I have yet to see a dime from them, which is why I don’t write for them anymore.

    Frankly, like many of you, I’m suspicious of how they report such revenues, and don’t recommend them.

    Thanks for your blog, Anne! I’m working to get my toe in the door of freelance writing (I do SEO content stuff right now, less commitment because I have other income streams starting up too!). It’s intimidating, sometimes, to apply for jobs when there are so many more experienced people out there!


  • Dan

    Hi, Anne:

    I do have my own blog that I use to advertise for one of my freelance businesses, providing ghost blogs to real estate agents. (Again, specializing in writing about residential real estate seemed like a really good idea a few years ago!)

    As far as starting my own blog that I can monetize with Adsense and other avenues? I’ve thought about it. Up until now, I’d been nice and busy with print work. But this might be a good time to think about the option a bit harder.

    Thanks again, Anne, for visiting my site.


    Dan’s last blog post..Examining Examiner.com

  • admin

    Good to see you here Dan… I asked on your site, your post, why you don’t just start your own blog?

  • For the suspicious folks on this thread, I’d love to suggest a new topic — freelance job boards. Have I got a conspiracy theory to tell you.


  • Dan

    I wonder about these revenue-sharing sites, too. Unfortunately, with so many of my regular print-magazine clients going out of business or not accepting pitches these days — I specialize in writing about residential real estate, which is suddenly not the topic to work in — I’ve been dipping my toe in the revenue-sharing sites, places like Suite 101 and Examiner.com. So far I’ve made very little. But we’ll see.

    If I can make a plug here, I’ve just started writing about my experiences with these sites — I just started this blog yesterday — at a blog I’ve so cleverly titled Content Writing Madness. I believe you can find a link to my latest post down below.

    Actually, Anne inspired a bit to write about my experiences. I enjoyed her posts a bit ago about her efforts to make money at the sites.

    Dan’s last blog post..Is life sweet at Suite 101?

  • admin

    Devon, I’ll follow up this week, promise. Thanks for the reminder.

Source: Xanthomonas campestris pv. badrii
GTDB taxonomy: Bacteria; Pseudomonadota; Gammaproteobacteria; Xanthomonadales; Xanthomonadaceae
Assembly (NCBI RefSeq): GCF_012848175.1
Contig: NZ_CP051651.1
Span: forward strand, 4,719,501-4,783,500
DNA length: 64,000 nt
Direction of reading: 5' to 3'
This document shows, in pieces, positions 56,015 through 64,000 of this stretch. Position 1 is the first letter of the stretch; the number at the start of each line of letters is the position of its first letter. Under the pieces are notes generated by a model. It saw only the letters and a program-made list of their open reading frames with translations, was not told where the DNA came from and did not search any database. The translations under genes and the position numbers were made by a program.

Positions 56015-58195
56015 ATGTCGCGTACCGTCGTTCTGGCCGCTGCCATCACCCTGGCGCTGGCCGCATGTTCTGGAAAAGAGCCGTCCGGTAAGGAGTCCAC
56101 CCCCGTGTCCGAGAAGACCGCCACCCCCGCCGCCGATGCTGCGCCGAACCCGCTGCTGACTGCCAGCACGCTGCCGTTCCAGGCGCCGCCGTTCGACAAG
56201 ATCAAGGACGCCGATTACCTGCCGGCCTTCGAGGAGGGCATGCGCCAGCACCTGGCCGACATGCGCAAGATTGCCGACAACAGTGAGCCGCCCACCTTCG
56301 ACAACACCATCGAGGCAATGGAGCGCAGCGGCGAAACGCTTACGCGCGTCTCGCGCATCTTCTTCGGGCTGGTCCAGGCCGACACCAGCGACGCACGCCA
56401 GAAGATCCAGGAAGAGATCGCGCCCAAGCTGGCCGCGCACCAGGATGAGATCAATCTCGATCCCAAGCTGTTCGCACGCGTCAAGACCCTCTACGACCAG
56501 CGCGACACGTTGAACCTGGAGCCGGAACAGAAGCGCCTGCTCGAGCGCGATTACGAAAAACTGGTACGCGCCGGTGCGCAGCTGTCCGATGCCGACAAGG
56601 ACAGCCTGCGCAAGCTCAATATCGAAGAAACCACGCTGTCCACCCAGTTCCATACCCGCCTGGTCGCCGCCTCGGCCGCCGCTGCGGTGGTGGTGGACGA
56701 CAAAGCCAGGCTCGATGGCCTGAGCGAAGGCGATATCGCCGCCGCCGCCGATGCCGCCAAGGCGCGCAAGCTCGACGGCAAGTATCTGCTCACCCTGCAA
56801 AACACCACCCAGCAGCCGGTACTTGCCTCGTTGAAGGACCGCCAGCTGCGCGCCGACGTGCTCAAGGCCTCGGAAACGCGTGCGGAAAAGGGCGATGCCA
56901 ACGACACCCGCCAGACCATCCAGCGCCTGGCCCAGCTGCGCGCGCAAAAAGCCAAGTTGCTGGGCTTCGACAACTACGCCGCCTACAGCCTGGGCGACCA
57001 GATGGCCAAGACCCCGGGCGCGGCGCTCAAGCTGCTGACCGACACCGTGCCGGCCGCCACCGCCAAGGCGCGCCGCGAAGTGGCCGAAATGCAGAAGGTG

• PS Further to that topic, do you have an update on the articles you wrote for those three sites a few months back? I’m curious how you found your experience with them, and if you’ve continued writing for them.

    Devon Ellington’s last blog post..Friday, March 27, 2009

  • When the bills and the landlord accept “revenue share” as THEIR pay, I’ll accept revenue share as MY pay. Otherwise, in my opinion, it’s just a rip off.

    I am paid for my work; if it’s going to keep on paying, as the book sand plays do, it’s a royalty.

    Devon Ellington’s last blog post..Friday, March 27, 2009

  • I believe in what Reagan said (just the one thing): “Trust but verify.” 🙂

  • Revenue share is a ripoff. They want free labor. And they make it difficult to even understand their operation. Revenue share is the worst idea so far. There’s even a new site – can’t remember the name – that you listed in the job listings, that wants writers for revenue share, then 30 days later, writers have to pay them inorder to continue to post!

  • admin

    You’re welcome Greg. I hear you Michelle,
    Jonathan, you don’t, or not easily. Sometimes the contract will state you can examine the books annually or some such, but in practical terms, you don’t really have a good way to know. Revenue share isn’t for the suspicious, that’s for sure.

  • How do you know they’re reporting their revenue accurately? That would be a deal-breaker for me…

  • I have but I tend to stay away from those types now.

    Michelle Kafka’s last blog post..What Key Factors Can Inventors Teach Freelancers?

  • Great post, Anne. Thanks for the mention 🙂

    I think this was a great way of elucidating the subtleties in my original comment. They’re not all bad, of course. I think it’s good to take these ads with a healthy dose of skepticism — just as with all jobs, frankly.

    Greg’s last blog post..Getting Things Done: Someday/Maybe